James Wiseman Scouting Report

Team: Memphis

Pos: C

Age: 19 (March 31st, 2001)

Height: 7’1

Weight: 240 lbs

Wingspan: 7’6

Strengths:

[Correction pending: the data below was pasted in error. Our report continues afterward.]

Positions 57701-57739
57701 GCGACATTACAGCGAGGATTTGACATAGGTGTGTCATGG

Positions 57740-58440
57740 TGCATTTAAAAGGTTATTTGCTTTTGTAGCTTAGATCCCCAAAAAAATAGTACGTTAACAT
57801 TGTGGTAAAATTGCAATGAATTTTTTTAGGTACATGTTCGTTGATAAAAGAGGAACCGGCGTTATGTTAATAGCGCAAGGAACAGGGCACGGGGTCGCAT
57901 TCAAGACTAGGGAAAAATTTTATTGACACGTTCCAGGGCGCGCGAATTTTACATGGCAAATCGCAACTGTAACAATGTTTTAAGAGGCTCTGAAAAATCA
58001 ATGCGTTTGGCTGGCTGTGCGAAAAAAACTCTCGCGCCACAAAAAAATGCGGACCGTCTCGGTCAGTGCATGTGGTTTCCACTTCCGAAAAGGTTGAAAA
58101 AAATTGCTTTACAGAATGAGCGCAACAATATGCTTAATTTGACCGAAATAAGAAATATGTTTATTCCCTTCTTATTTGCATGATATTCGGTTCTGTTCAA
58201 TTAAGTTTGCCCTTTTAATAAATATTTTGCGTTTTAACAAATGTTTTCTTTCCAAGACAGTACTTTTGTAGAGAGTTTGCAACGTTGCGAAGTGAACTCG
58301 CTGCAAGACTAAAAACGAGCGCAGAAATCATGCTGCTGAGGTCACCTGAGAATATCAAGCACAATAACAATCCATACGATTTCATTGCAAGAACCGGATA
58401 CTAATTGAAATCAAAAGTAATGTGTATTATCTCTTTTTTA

There is a lot to like physically at 7’1 with a great 7’6 wingspan. He also moves incredibly well for someone at this size. On offense, he is a great rim runner as he can beat his man down the floor regularly and is a huge target for finishing. James has the ability to finish with both hands solidly on the move as long as his momentum is towards the rim. This translates to his game in the pick and roll as he can catch lobs and take advantage of his athleticism. Wiseman was also setting hard screens at college with the understanding that the better screen he sets, the more likely he is to finish the play, which can be a hard concept to understand for a lot of young bigs. Wiseman’s actions at Memphis showed that he wants to learn and wants to adapt. His effort level spiked once he reached Memphis. It’s common for a lot of the most talented AAU players to not play team ball because they want to showcase their talent. Penny Hardaway (Memphis head coach) influenced him to play his role and was teaching him the little things. Wiseman has matured and understands the nuances of basketball. He is most proud of his defense and wants to be special on that end of the floor and has the tools to do so. He moves very well laterally. I think his footwork and angles can improve at times, but there is massive potential for his ability to switch defensively. Then as a rim protector, he has great timing and the length to come in day 1 and execute that role. He has impressive hops to get up too which makes it even more difficult to get the ball over him. Another area he has improved since high school is his awareness. He sees ball and man very well now and can slide over quickly and be ready to contest. As a rebounder, he is elite. He can get up and has good timing. He has the motor to grab rebounds on the offensive glass and get around box-outs. Offensively, Wiseman has a promising start to developing a potential-jump shot. With a high, quick, and fluid release, the mid-range has become one of Wiseman’s bigger strengths. His jumper is a staple of his game. From the fadeaway to the baseline J, Wiseman has proved himself inside the arc. I think it’s only a matter of time before we see him become a reliable 3 point shooter. Other areas of strength include his ability to bring the ball up the floor. He has impressive handles for a center. I also believe he can be a good teammate and team-player. This is crucial for centers nowadays as it’s rare to win when playing through your center. James Wiseman’s grown up a lot since his AAU days and I believe he understands a lot of these things. Most of his weaknesses people consider are from his AAU days, because he was more selfish, but I don’t see them as weaknesses. I see them as strengths because he went through that process and faced the obstacles head-on and experienced that overcoming moment with Penny Hardaway that he can’t do it on his own. That’s a humbling experience you can’t replace.